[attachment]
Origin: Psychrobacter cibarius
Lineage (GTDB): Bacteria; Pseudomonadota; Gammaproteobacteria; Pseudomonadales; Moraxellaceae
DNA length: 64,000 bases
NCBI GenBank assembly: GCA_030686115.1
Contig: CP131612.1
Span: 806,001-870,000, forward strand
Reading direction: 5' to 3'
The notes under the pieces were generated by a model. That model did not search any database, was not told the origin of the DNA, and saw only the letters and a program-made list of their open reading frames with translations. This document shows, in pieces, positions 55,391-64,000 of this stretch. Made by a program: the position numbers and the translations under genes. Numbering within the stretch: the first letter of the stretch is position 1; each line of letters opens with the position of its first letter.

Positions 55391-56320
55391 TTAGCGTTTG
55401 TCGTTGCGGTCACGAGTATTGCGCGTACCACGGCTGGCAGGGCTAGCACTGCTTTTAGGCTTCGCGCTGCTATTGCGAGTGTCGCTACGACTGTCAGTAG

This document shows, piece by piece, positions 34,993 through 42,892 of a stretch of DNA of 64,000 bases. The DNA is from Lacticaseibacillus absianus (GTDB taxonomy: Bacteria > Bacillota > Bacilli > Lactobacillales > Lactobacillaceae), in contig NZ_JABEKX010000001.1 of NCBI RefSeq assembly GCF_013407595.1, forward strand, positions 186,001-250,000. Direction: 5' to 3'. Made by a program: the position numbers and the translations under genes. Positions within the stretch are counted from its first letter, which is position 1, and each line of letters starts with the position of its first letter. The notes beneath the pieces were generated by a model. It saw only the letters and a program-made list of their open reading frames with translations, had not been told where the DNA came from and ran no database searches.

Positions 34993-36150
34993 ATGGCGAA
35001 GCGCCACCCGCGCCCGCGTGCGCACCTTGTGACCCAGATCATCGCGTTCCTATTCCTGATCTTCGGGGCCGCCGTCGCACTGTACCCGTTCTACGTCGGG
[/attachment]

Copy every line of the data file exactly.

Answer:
Origin: Psychrobacter cibarius
Lineage (GTDB): Bacteria; Pseudomonadota; Gammaproteobacteria; Pseudomonadales; Moraxellaceae
DNA length: 64,000 bases
NCBI GenBank assembly: GCA_030686115.1
Contig: CP131612.1
Span: 806,001-870,000, forward strand
Reading direction: 5' to 3'
The notes under the pieces were generated by a model. That model did not search any database, was not told the origin of the DNA, and saw only the letters and a program-made list of their open reading frames with translations. This document shows, in pieces, positions 55,391-64,000 of this stretch. Made by a program: the position numbers and the translations under genes. Numbering within the stretch: the first letter of the stretch is position 1; each line of letters opens with the position of its first letter.

Positions 55391-56320
55391 TTAGCGTTTG
55401 TCGTTGCGGTCACGAGTATTGCGCGTACCACGGCTGGCAGGGCTAGCACTGCTTTTAGGCTTCGCGCTGCTATTGCGAGTGTCGCTACGACTGTCAGTAG

This document shows, piece by piece, positions 34,993 through 42,892 of a stretch of DNA of 64,000 bases. The DNA is from Lacticaseibacillus absianus (GTDB taxonomy: Bacteria > Bacillota > Bacilli > Lactobacillales > Lactobacillaceae), in contig NZ_JABEKX010000001.1 of NCBI RefSeq assembly GCF_013407595.1, forward strand, positions 186,001-250,000. Direction: 5' to 3'. Made by a program: the position numbers and the translations under genes. Positions within the stretch are counted from its first letter, which is position 1, and each line of letters starts with the position of its first letter. The notes beneath the pieces were generated by a model. It saw only the letters and a program-made list of their open reading frames with translations, had not been told where the DNA came from and ran no database searches.

Positions 34993-36150
34993 ATGGCGAA
35001 GCGCCACCCGCGCCCGCGTGCGCACCTTGTGACCCAGATCATCGCGTTCCTATTCCTGATCTTCGGGGCCGCCGTCGCACTGTACCCGTTCTACGTCGGG